Blog‎ > ‎

Toba: Of Divers and the Finest Pearls

posted Jul 22, 2014, 3:29 AM by Daloy Kayumanggi   [ updated Jul 22, 2014, 11:02 PM ]




By: Aries Lucea


Slice of Mango, Slice of Life



Amachan

In the town of Toba, women have been diving the waters for hundreds of years. In celebration of this tradition, and to pay homage to the sea god Susano, the local divers gathered for an event at Kuzaki beach. They are called ama in Japanese and about 100 of them made three dives for red abalone. Ama are a big part of the local culture. But most of them are now old and most of them are grandmothers. There are but a few Ama divers belonging to the younger generation. Sadly, this might be a dying tradition.  

Dining on the amachan hut is such a great experience. These diving grandmothers have a wealth of stories to tell. Stories plus the freshest seafood you can eat, it’s an experience that shouldn’t be missed. Reservation required, please check their website for more information http://amakoya.com/.  


Mikimoto and his lovely pearls

Well, if there is one thing that Toba is famous for besides ama, it is oysters and pearls. In the past the women would dive for them off the coast. Then in the early 1900s a man by the name of Kokichi Mikimoto succeeded in culturing pearls. Though British biologists originally devised the technique, Mikimoto teamed up with a former dentist and perfected the way of seeding oysters on a commercial scale. The process is actually very complex, and about half the traumatized oysters die before maturing. Of those that survive only a few produce pearls, and the number that can be used in jewelry constitute but a small percentage of the overall yield. The rest are rejected because they are not round enough, or are too small or otherwise flawed, and they end up as crushed pearl powder, an ingredient for many high-end cosmetics.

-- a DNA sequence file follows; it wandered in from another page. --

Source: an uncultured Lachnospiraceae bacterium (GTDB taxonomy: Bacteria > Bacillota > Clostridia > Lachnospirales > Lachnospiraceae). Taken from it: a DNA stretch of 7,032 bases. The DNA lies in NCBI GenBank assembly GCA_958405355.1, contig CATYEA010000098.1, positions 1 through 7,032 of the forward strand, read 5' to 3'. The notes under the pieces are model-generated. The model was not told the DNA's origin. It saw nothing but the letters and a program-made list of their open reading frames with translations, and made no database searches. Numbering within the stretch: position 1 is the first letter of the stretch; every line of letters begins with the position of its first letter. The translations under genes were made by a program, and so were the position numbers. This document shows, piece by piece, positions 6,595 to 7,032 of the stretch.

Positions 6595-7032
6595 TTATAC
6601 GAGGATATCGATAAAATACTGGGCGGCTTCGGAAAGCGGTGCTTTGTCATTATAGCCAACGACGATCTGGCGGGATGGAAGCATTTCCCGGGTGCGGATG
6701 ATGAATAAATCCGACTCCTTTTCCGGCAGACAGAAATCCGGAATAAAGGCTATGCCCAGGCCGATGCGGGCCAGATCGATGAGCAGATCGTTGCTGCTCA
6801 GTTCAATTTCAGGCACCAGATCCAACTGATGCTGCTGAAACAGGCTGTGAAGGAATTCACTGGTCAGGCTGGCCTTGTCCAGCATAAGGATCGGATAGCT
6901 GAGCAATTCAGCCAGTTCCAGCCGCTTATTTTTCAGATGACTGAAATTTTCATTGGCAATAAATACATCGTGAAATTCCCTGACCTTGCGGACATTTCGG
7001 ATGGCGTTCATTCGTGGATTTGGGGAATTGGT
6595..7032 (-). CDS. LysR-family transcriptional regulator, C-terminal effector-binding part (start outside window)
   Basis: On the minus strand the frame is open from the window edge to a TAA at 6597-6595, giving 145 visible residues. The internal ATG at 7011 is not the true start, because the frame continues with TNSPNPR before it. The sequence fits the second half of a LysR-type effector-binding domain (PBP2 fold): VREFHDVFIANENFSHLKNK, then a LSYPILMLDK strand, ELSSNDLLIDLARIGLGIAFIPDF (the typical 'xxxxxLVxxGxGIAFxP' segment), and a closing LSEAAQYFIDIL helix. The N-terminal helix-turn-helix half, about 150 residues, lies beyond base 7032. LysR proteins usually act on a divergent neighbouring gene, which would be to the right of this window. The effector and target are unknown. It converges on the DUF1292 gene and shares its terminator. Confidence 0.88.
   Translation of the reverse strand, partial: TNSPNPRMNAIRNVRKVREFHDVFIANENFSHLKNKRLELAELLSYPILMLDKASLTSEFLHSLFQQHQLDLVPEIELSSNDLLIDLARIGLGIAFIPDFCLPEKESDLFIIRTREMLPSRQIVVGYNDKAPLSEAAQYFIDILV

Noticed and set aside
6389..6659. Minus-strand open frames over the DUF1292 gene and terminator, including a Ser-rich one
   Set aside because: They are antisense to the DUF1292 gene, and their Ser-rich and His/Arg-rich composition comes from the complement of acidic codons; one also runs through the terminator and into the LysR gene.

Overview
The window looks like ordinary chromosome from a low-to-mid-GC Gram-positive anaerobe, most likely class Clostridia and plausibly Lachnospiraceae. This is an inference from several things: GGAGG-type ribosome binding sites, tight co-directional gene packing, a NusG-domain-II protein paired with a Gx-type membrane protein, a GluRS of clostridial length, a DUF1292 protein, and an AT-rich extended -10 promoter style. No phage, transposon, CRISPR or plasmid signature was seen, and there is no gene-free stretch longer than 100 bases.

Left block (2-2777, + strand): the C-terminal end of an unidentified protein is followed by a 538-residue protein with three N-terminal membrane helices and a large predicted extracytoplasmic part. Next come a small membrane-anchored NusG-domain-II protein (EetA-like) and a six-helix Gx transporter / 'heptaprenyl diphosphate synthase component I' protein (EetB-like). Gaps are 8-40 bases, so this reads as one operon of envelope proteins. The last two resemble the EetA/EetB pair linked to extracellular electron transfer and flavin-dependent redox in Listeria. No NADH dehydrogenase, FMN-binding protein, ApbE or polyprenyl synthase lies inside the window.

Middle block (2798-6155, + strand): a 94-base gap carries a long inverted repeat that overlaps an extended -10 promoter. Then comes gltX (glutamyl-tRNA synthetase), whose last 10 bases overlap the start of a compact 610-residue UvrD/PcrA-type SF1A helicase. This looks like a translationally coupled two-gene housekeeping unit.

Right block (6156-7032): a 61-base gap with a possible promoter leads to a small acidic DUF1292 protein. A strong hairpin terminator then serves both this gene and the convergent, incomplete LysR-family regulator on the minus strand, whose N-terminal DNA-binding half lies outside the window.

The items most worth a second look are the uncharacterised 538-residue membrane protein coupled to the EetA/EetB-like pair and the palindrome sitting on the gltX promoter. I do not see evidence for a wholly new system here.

In his lifetime Mikimoto became a very wealthy man. He set up pearl farms in the small bays that line the rugged coastline of Ise-Shima. In addition to producing pearls he also sold the meat of the oysters and ground down the shells to make fertilizer. 50 years have now passed since his death but the legacy of Mikimoto lives on through his business. The harvesting season is in winter because cold water affects the oysters in a way that produces the best quality of pearls. Their meat also becomes widely available at the time. A popular thing to do is visit a local restaurant and partake in an all you can eat feast.

   

I remember how the Mikimoto window display along Manhattan’s 5th Avenue, would made my knees soft and dream about buying those expensive pieces for my then Japanese girlfriend and now wife. Well, 10 years later, I’m still hoping that one day I can buy her those fine Mikimoto pearls.  


More Toba attractions

Toba is such a wonderful place. There is still so much to see and experience in this lovely town, aside from oysters and pearls. For one, the Toba Aquarium is of great significance for us Filipinos. It houses two dugongs, and is actively involved in its conservation efforts back in the Philippines. My kids also enjoyed the attractions at the Spain Mura, a Spanish theme park and a dolphin show at Irukashima. Well, that and more on my next feature here on Daloy Kayumanggi. Enjoy the Japanese summer. Do not miss the opportunity to explore the wonders of this beautiful country.

Comments